The final day of the U.S. Supreme Court’s 2006-2007 Term included three dramatic 5-4 decisions: Parents Involved v. Seattle School District (2007) invalidated voluntary race-based school programs, Leegin v. PSKS (2007) overturned the Dr. Miles antitrust rule involving minimum retail pricing, and Panetti v. Quaterman (2007) quashed the death sentence of a mentally disabled man. Yet it was a fourth announcement—one missed by nearly every court-watcher—that could have the greatest effect on the future of the institution. In the closing minutes of the Term, with the courtroom antsy to depart for the summer recess, Chief Justice John Roberts announced that Harry Fenwick, the Court’s long-time culinarist was retiring after thirty-eight years at the pinnacle of judicial gastronomy (Denniston 2007; Mauro 2007): On behalf of the Court, I thank the members of the Court staff for their hard work, professionalism, and dedication to duty. No one better exemplifies those qualities than Harry Fenwick, the Court’s Food Preparation Specialist, who will on June 30 retire after thirty-eight years of service at the Court. Thanks for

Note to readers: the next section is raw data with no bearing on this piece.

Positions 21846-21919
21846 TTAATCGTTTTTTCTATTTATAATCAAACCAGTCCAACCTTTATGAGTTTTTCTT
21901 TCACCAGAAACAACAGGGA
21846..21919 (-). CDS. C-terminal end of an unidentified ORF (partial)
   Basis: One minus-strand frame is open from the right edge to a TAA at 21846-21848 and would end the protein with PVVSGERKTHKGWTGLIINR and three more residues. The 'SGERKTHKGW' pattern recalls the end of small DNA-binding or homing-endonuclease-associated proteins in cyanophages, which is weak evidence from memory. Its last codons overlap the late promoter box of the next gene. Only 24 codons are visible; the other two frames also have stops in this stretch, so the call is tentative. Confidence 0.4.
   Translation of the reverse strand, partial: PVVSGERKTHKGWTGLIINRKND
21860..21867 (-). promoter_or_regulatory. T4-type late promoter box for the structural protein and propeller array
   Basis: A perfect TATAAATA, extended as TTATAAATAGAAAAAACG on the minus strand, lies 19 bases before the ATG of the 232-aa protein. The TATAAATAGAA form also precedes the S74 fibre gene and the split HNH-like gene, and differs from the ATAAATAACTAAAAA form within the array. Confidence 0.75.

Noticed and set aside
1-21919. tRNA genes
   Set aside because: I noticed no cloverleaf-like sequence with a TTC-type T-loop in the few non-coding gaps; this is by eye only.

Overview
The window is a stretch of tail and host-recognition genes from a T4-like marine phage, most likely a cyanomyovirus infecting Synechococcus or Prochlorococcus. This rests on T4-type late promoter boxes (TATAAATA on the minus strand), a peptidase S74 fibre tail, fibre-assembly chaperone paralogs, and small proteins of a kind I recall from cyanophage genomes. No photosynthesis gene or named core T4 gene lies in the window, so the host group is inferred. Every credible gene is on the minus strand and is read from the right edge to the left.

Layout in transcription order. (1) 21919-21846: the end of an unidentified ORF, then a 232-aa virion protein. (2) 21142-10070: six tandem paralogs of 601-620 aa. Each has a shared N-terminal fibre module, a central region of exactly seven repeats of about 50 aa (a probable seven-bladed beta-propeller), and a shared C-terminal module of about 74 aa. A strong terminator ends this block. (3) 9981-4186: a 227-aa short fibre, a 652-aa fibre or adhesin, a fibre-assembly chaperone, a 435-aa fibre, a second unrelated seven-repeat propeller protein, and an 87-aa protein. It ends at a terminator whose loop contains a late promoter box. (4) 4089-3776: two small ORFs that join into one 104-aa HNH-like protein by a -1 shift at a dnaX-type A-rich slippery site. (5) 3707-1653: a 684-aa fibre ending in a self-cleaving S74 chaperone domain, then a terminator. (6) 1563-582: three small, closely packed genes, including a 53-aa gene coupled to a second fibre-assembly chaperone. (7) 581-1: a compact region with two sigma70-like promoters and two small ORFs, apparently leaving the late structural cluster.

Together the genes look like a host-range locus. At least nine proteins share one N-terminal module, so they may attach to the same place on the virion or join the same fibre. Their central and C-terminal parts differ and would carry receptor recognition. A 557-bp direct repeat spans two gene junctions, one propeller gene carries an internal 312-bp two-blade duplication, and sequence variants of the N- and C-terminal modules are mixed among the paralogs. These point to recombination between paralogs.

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Golus, Carrie. 2004. “Affirmative Advocate,” University of Chicago Magazine 96 (3): http://magazine.uchicago.edu/0402/ alumni/vitae.shtml. Grutter v. Bollinger, 539 U.S. 306 (2003). Hammond, Thomas H., Chris W. Bonneau, and Reginald S. Sheehan. 2005. Strategic Behavior and Policy Choice on the U.S. Supreme Court. Stanford, CA: Stanford University Press. Jones, Evan. 1975. American Food: The Gastronomic Story. New York, NY: Dutton. “Judicial Statistics and the Constitutionality of Minimum Wage Legislation,” Yale Law Journal 46: 1227-28. Kahn, Ronald and Ken I. Kersch, eds. 2006. The Supreme Court and American Political Development. Lawrence, KS: University Press of Kansas. Kantorowicz, Hermann. 1933-34. “Some Rationalism about Realism,” Yale Law Journal 43: 1240-53. Kozinski, Alex. 1997. “What I Ate for Breakfast and Other Mysteries of Judicial Decision Making.” In David M. O’Brien, ed., Judges on Judging: Views from the Bench. Chatham, New Jersey: Chatham House Publishers. LeBlanc, Ronald D. 1999. “Food, Orality, and Nostalgia for Childhood: Gastronomic Slavophilism in Midnineteenth-Century Russian Fiction.” Russian Review 58: 244-67. Leegin v. PSKS, 06-480 (2007). Lin, Hsiang-Ju and Tsuifeng Lin. 1996. Chinese Gastronomy: Chih Wei, new ed. North Clarendon, VT: Tuttle. Marshall, Thurgood, Papers, Manuscript Division, Library of Congress, Washington D.C. Maveety, Nancy, ed. 2003. The Pioneers of Judicial Behavior. Ann Arbor, MI: University of Michigan Press. Mauro, Tony. 2003. “Unlikely Defender,” Legal Times, March 24. Mauro, Tony. 2007. “Ending Term, High Court Strikes Down Race-Based School Programs.” Legal Times, June 28. Murphy, Walter F. 1966. Elements of Judicial Strategy. Chicago, IL: University of Chicago Press. Panetti v. Quaterman, No. 06-480 (2007). Parents Involved v Seattle School District, 05-908 (2007). Pritchett, C. Herman. 1948. The Roosevelt Court: A Study in Judicial Politics and Values, 1937-1947. New York, NY: Macmillan. Savarin, Brillat. 2006. The Physiology of Taste: or, Transcendental Gastronomy. Charleston, SC: BiblioBazaar. Schauer, Frederick. 2000. “Incentives, Reputation, and the Inglorious Determinants of Judicial Behavior.” University of Cincinnati Law Review 68: 615-36. Schubert, Glendon. 1965. The Judicial Mind: The Attitudes and Ideologies of Supreme Court Justices, 1946-1963. Evanston, IL: Northwestern University Press. Segal, Jeffrey A. and Albert D. Cover. 1989. “Ideological Values and Votes of U.S. Supreme Court Justices.” American Political Science Review 83: 557-65. Segal, Jeffrey A., Lee Epstein, Charles Cameron and Harold Spaeth. 1995. “Ideological Values and the Votes of U.S. Supreme Court Justices Revisited.” Journal of Politics 57: 812-23. Segal, Jeffrey A., and Harold J. Spaeth. 1993. The Supreme Court and the Attitudinal Model. New York: Cambridge University Press. _____. 2002. The Supreme Court and the Attitudinal Model Revisited. New York, NY: Cambridge University Press. Shacochis, Bob. 1995. “Domesticity: A Gastronomic Interpretation of Love.” New York, NY: Penguin Press. “Souter Still a Mystery Man After 14 Years,” Associated Press, May 4, 2004, www.boston.com. Spang, Rebecca L. 2000. The Invention of the Restaurant: Paris and Modern Gastronomic Culture. Cambridge, MA: Harvard University Press. Summers, Robert S. 1984. “On Identifying and Reconstructing a General Legal Theory: Some Thoughts Prompted by Professor Moore’s Critique.” Cornell Law Review 69: 1014-46. Warren, Earl, Papers, Manuscript Division, Library of Congress, Washington D.C. Williams, Juan. 1990. “The Thurgood Marshall Nobody Knows: The First Black Supreme Court Justice Recalls His Life on the Front Line of the Civil Rights Issue.” Ebony 45: 1-7.